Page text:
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S Afr Med J 1993 Jun;83(6):391-4

Voluntary total fasting in political prisoners--clinical and biochemical observations.

Kalk WJ, Felix M, Snoey ER, Veriawa Y

 National Medical and Dental Association Detainees Service, University of the Witwatersrand, Johannesburg.

 Thirty-three political prisoners on hunger strike (voluntary total fast--VTF) for 6-24 days were admitted to two hospitals in Johannesburg in 1989. They had been detained without trial for 4-32 months. Sound doctor-patient relationships were established by emphasis of the principle of full patient participation in clinical decision-making at every level, by rejection of police interference in patient care, and by refusal to discharge subjects back into detention. Depression and abdominal pains were the predominant symptoms. In 6 lean subjects with complete data the expected initial period of rapid weight loss was not observed. Before hospitalisation most subjects became dehydrated from inadequate fluid intake and an apparent absence of thirst. Serum creatinine concentrations were a better indication of dehydration than serum urea levels. Mild hyponatraemia was found in one-third of patients. Refeeding after 6-27 days of VTF was initiated with a dilute lactose-free formula diet, and was uncomplicated. Close clinical monitoring of subjects during VTF is essential, and it is recommended that prisoners should be admitted to hospital at 10% of weight loss, if not before. The health care of prisoners can best be provided by professionals independent of the police and prison services.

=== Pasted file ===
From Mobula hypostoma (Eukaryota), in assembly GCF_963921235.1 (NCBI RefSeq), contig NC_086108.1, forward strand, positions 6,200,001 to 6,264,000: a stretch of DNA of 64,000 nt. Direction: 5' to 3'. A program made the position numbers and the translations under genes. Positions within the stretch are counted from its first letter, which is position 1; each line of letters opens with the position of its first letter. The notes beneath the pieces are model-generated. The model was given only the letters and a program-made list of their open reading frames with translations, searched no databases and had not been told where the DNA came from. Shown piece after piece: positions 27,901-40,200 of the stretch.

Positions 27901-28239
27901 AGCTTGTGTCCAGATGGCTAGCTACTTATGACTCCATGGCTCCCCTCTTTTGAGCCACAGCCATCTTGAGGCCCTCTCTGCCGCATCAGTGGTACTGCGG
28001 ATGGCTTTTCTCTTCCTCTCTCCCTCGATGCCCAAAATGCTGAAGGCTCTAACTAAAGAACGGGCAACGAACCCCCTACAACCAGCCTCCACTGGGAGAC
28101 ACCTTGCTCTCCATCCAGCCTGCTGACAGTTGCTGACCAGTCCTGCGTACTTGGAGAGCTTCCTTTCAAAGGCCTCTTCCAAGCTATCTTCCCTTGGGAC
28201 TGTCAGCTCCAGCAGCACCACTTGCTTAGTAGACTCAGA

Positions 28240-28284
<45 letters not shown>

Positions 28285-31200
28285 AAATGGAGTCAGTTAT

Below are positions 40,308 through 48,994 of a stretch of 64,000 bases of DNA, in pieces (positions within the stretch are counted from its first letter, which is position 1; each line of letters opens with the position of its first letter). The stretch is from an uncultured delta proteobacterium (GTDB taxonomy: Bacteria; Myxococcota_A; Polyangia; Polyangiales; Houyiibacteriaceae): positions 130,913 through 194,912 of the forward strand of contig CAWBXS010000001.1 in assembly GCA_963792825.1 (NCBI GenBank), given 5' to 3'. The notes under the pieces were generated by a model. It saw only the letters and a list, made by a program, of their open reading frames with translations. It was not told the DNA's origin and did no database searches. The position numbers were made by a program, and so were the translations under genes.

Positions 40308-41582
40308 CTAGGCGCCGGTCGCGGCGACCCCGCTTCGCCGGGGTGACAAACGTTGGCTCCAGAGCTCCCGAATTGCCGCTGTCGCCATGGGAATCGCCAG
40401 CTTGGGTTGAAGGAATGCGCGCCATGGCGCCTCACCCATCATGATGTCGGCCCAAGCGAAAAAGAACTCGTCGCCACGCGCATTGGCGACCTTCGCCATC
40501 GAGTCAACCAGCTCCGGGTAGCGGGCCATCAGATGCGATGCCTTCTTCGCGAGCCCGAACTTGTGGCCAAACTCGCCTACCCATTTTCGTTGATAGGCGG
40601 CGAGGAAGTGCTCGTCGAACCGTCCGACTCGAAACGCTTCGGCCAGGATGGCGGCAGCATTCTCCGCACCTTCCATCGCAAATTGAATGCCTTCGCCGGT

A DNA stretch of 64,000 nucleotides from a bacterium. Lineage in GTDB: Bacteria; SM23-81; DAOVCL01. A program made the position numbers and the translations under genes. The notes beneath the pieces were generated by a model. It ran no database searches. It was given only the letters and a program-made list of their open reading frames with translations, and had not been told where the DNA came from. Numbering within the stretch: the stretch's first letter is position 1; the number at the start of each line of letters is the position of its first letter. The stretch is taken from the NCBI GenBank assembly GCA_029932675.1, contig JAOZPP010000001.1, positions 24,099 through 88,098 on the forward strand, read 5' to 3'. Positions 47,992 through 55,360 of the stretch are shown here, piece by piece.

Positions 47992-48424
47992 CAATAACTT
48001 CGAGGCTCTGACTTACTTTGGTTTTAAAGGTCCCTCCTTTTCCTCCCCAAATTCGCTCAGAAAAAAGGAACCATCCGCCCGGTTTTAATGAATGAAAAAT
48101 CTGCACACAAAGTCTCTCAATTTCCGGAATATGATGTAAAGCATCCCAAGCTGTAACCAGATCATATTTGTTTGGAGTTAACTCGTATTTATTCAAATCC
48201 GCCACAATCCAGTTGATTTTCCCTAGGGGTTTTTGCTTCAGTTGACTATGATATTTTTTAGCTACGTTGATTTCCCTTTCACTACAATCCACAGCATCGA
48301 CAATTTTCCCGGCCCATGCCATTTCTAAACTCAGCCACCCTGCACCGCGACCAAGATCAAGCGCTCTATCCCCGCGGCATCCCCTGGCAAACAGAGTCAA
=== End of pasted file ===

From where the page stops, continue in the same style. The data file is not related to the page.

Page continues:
Comment in: S Afr Med J 1993 Jun;83(6):380-1

PMID: 8211454, UI: 94024308

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